Medical Technology

DBT to begin research in bioengineering to develop robotics in medicine, brain-computer interface technologies, etc

DBT-bioengineering

The Department of Biotechnology (DBT) will soon begin research in the field of bioengineering, which is an interdisciplinary field of science wherein challenges in biology are addressed with solutions from cross disciplinary fields of science and engineering.DBT-bioengineering

The focus areas of the research will be on robotics in medicine; brain-computer interface technologies; bioengineering of implantable medical devices; engineering of point of care devices for early detection and diagnosis of diseases; and some combination of all these areas.

In the area of robotics in medicine, proposals are invited towards innovative engineering approaches to develop navigational robots for surgery, haptics incorporated simulators for medical and surgical training, surgical assist technologies, and robotic devices for rehabilitation including prosthetics and mobility devices. In the area of brain-computer interface technologies, the research will focus on human-machine interfaces for people with severe physical impairment, and for intuitive control of prosthetics and mobility devices, and related applications.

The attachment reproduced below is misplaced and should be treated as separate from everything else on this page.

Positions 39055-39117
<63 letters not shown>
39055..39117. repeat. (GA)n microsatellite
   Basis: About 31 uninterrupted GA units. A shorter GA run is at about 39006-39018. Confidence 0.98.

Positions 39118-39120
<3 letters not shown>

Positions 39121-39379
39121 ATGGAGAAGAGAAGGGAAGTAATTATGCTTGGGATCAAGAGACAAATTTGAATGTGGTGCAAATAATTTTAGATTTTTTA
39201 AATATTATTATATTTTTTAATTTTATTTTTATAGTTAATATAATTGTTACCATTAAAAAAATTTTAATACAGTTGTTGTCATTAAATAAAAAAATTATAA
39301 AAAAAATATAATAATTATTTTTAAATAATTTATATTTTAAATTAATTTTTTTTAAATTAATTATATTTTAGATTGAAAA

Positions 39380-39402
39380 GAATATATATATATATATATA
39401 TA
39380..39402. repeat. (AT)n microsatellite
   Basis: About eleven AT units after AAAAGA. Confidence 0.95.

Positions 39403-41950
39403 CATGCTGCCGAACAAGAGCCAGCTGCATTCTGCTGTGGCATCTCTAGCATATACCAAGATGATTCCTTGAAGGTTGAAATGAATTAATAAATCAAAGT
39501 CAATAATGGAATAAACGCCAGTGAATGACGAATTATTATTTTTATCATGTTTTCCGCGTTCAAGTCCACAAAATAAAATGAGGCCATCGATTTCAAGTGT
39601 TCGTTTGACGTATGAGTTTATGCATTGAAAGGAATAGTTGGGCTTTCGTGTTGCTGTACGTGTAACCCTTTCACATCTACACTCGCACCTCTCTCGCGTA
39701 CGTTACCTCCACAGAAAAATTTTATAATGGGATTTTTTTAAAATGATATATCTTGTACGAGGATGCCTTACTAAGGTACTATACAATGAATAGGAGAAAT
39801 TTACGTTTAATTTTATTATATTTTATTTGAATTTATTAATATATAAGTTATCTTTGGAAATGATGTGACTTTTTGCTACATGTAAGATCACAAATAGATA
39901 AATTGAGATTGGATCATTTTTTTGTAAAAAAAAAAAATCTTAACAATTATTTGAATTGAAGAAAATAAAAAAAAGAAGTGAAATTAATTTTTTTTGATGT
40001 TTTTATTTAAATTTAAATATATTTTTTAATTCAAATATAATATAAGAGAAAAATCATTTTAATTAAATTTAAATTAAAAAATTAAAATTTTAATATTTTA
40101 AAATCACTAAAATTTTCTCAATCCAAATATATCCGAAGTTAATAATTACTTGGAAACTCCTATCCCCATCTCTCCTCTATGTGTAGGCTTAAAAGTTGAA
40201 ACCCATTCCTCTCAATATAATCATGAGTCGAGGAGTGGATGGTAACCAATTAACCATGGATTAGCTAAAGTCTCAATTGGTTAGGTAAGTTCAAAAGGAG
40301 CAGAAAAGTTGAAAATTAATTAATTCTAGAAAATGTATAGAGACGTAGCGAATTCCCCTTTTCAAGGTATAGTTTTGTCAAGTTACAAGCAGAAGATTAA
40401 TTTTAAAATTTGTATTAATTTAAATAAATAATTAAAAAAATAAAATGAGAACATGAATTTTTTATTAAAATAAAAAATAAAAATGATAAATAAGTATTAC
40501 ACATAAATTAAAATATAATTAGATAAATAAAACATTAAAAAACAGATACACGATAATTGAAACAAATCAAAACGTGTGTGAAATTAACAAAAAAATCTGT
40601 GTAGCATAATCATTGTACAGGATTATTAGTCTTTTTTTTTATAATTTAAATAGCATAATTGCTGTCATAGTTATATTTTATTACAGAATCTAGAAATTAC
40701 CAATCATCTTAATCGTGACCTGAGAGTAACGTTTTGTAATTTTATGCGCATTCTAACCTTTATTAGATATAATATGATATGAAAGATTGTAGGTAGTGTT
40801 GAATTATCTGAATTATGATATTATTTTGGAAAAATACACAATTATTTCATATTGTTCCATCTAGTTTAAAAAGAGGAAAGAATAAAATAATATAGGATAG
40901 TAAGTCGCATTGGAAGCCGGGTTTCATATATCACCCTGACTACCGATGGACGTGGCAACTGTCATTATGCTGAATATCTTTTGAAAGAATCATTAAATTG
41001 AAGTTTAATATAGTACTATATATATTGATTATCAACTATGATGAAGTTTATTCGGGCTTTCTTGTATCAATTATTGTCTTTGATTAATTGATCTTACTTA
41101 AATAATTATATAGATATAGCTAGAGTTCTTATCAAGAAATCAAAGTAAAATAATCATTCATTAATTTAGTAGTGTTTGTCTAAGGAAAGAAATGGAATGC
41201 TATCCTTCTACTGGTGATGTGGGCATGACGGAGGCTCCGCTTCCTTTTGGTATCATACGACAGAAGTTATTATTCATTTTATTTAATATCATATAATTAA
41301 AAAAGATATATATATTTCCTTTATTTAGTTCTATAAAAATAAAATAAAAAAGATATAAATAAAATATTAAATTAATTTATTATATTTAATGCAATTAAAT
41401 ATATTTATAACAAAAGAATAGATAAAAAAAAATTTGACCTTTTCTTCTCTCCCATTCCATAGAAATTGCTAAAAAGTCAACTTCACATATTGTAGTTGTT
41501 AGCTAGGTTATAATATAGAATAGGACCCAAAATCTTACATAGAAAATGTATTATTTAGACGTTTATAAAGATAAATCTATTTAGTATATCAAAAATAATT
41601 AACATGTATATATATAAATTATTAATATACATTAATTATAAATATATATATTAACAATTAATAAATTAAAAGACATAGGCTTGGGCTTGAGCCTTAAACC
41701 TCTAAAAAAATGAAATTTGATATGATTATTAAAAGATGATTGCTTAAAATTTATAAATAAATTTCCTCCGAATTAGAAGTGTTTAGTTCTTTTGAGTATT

In the bioengineering of implantable medical devices area, the DBT has invited proposals from eligible scientists to develop implants or tissue engineered devices, organ assist devices, artificial or tissue engineered organs, implantable diagnostic devices integrated with electronics. And in the area of engineering of point of care devices for early detection and diagnosis of diseases, the DBT has invited proposals from scientists for point of care devices, including preventive technologies, non-invasive monitoring technologies, integrated mobile technologies, point of care photonics and wireless systems.

According to senior officials, the DBT through its conscious efforts has continuously fostered research initiatives in various challenging areas of bioengineering. More recently it has been felt that robotics has contributed immensely in the field of medicine.

India’s focus so far has been concentrated towards industrial robots and materials handling robots, and an impetus is needed to spur collaborative oriented research pertaining to robotics in medicine, bridging the disconnect between engineering research and medical institutions in India. Moreover, medical devices are an area where engineers could profusely contribute to translate their innovative ideas into a practicable application.

It is under this background that the DBT has decided to begin research in these areas.

Scientists working in the universities, academic institutions, national laboratories, medical schools with sound scientific backgrounds and relevant publications in proposed area will be eligible to participate in this programme.

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